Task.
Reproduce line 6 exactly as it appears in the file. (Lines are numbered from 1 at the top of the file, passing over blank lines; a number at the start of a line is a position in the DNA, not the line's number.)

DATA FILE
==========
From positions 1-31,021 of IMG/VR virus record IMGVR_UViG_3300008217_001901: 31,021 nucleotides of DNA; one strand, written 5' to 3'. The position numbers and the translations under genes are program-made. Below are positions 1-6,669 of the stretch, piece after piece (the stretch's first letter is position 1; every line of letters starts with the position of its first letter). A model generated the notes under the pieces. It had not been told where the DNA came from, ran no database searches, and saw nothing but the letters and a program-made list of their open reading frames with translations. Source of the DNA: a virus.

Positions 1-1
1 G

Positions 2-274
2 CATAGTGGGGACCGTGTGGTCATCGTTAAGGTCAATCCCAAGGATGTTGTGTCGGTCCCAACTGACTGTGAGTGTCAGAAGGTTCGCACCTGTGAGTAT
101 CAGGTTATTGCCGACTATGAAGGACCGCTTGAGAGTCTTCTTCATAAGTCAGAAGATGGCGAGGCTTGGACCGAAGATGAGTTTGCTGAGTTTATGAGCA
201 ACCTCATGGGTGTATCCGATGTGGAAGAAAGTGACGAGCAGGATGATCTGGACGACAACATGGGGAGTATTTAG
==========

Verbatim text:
101 CAGGTTATTGCCGACTATGAAGGACCGCTTGAGAGTCTTCTTCATAAGTCAGAAGATGGCGAGGCTTGGACCGAAGATGAGTTTGCTGAGTTTATGAGCA